A front bumper guard is a great addition to any vehicle as it helps protect your bumper. While bumper guards don’t prevent damage from an accident and can only protect your vehicle from low-speed and low-impact crashes, they’re still worth the investment.
A bumper guard can do a lot to protect your grill details and lights from debris or other small damage. If you’re looking for a front bumper guard, use this DIY guide to install one.
Gather Your Tools
The first thing you’re going to need to install a bumper guard is the right tools. While you should always have a tool kit handy whenever you work on a vehicle, you’ll want some specific tools to get the job done, like:
- A ratchet and hand wrenches with sockets
- Penetrating lubricants
- A die grinder
- A power drill and accessories
You’ll also need to get the right bumper guard for your vehicle. For example, a Subaru Ascent bumper guard won’t fit on a Toyota RAV 4. Once you have the tools and the bumper guard, you’ll have everything you need to put a guard on your front bumper.
Prepare a Work Area
When working on a vehicle, you need space to maneuver. Working on a car can pose risks, even if it’s a simple repair, and you don’t want clutter to increase that risk. Your best bet is to prepare a garage or some other indoor location that’s big enough for your vehicle and gives you plenty of room to work safely. Clutter can increase your risk of injury.
Clean your Front Bumper
Before you work on any part of a vehicle, you should first wash it to ensure it’s clean. Dirt and grime can cling to your vehicle, damaging the parts and body of your car. If you don’t clean your car before installing a new part, you may damage or speed up the wear on your vehicle. Additionally, the dirt can make it harder to attach the guard and make it more dangerous for you as well.
Install the Guard
Now that you have all the tools and parts ready for assembly, you can start the installation. Park your vehicle inside the space you have for it after you clean it. Be ready to work on your vehicle for at least 30 minutes to an hour, if not more, to get the bumper guard on.
Find the Holes
When you start, the first thing you need to do is find the holes inside the vehicle’s frame that should sit near and around the front bumper. These holes normally have bolts to hold things in place. You’ll need to loosen the bolts and remove them, which may require lubricant. Once you loosen the bolts, it’s time to move on to the next step.
Put in the Lower Bracket
The lower bracket should line up with these holes, as long as you have brackets that match the make and model of your vehicle. Hold these brackets up to the hole and attach them using bolts to hold them in place. If you have bolt plates, it’s best to use them instead of bolting directly to the brackets and frame.
Attach to the Pass-Through Hole
Not everyone will need to take this step, but it may be a requirement depending on the make and model of your vehicle. Some brackets and bumper guards need a pass-through hole to attach properly. Have someone else hold the bracket in place and mark where it attaches so you can use the die grinder to make small holes where necessary.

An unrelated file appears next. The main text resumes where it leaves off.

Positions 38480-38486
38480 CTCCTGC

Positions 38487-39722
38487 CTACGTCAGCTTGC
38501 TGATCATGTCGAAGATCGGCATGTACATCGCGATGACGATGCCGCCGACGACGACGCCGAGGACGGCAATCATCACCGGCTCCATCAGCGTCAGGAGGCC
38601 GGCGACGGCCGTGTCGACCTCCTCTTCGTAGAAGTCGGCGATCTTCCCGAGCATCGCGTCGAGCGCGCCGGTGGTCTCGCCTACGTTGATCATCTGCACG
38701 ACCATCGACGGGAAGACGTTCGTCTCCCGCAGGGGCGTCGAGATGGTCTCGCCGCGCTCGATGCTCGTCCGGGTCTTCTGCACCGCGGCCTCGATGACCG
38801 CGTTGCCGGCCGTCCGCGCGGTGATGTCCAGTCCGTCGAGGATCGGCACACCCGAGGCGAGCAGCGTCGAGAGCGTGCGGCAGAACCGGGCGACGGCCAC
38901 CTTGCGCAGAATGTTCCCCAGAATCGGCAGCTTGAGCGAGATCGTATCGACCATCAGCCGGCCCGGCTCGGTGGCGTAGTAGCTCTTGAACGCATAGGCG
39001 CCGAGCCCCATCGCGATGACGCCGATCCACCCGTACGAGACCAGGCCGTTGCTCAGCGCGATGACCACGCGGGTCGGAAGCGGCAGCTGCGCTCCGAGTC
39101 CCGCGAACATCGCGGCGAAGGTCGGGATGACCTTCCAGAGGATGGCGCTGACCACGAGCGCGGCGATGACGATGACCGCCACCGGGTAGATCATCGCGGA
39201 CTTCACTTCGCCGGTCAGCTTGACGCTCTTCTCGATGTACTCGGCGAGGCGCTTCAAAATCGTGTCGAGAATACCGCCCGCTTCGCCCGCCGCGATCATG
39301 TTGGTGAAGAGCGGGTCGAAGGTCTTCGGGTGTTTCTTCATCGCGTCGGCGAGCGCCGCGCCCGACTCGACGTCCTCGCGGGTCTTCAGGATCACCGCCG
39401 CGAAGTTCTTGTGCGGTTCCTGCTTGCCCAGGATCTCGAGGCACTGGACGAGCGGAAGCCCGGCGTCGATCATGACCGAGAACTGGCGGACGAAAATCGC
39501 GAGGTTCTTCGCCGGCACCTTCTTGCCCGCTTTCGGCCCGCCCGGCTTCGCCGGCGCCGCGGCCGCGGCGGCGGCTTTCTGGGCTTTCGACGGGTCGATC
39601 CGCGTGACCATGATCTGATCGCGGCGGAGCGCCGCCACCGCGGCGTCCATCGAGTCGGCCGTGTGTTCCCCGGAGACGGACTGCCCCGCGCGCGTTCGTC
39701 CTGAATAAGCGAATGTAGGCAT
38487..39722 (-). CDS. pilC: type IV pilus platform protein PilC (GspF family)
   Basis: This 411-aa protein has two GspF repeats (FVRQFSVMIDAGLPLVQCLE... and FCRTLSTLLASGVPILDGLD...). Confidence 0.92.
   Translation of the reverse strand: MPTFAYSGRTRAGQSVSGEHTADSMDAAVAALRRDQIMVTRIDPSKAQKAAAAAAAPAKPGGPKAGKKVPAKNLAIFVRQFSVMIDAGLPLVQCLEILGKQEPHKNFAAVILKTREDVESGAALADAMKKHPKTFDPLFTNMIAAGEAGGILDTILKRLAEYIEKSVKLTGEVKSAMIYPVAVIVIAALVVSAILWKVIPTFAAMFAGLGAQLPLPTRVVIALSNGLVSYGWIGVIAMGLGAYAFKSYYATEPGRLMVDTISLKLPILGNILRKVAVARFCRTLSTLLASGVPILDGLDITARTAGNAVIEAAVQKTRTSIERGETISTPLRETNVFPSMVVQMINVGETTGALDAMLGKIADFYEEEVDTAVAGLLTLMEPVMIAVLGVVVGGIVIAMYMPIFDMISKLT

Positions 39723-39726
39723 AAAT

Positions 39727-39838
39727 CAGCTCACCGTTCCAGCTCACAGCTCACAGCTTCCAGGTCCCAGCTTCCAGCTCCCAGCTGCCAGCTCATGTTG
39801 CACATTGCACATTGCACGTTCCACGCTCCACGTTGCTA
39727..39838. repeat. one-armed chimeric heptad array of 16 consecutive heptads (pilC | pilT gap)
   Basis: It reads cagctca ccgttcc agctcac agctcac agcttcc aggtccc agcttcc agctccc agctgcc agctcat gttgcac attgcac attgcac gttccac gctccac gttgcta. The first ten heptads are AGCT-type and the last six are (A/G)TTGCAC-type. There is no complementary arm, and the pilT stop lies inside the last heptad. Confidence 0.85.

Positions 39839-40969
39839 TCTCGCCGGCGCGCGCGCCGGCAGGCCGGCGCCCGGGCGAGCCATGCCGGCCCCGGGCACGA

Mount the Upper Bracket
Once you have the lower bracket loosely in place, it’s time to get the upper bracket in place with it. Take your time to line this up and consider calling over a friend to make it easier. Loosely attach the upper bracket to the vehicle and the lower bracket, reshaping it if necessary.
Align the Brackets
The next step is to adjust the brackets so they properly line up with each other and with the holes on the vehicle. At this point, everything should be in place, but always double-check before you tighten any bolts too much. You want loose attachments so aligning is easier.
Adjust the Brackets to the Guard
The guard is the last thing that needs to go on the brackets before you finish the modifications. If you have a friend, have them help support the guard so you can easily adjust the brackets to fit the guard while still attaching it to the vehicle frame.
Install the Guard Piece
To install the guard piece, you just need to line up the holes in the brackets with the holes in the guard piece, and it should bolt in easily. If your guard has any extra parts like a support tray, then you just need to line up the tray with the lower bracket first and attach it, then move to the upper bracket and attach it there too.
Tighten Everything Up
Once you have everything in place and holding together, it’s time to go back through and tighten up all the bolts that you left loose. It’s important that you do this at the end so you can align everything first and ensure it all fits, but you can’t leave it like this. It’s dangerous to have loose parts and bolts on your vehicle.
Move Your License Plate
One of the problems with bumper guards is that they block your license plate. This may not matter depending on your state and local laws, but many states require a front-facing license plate. If you need, you can attach the license plate by installing a relocator bracket on your vehicle.
While a DIY project like this may seem complex at first, it makes a lot more sense when you have the parts in front of you and a friend to help. You can attach a front bumper guard yourself by following this guide. That way, you can get your guard and use it all on your own rather than paying a mechanic to install it for you.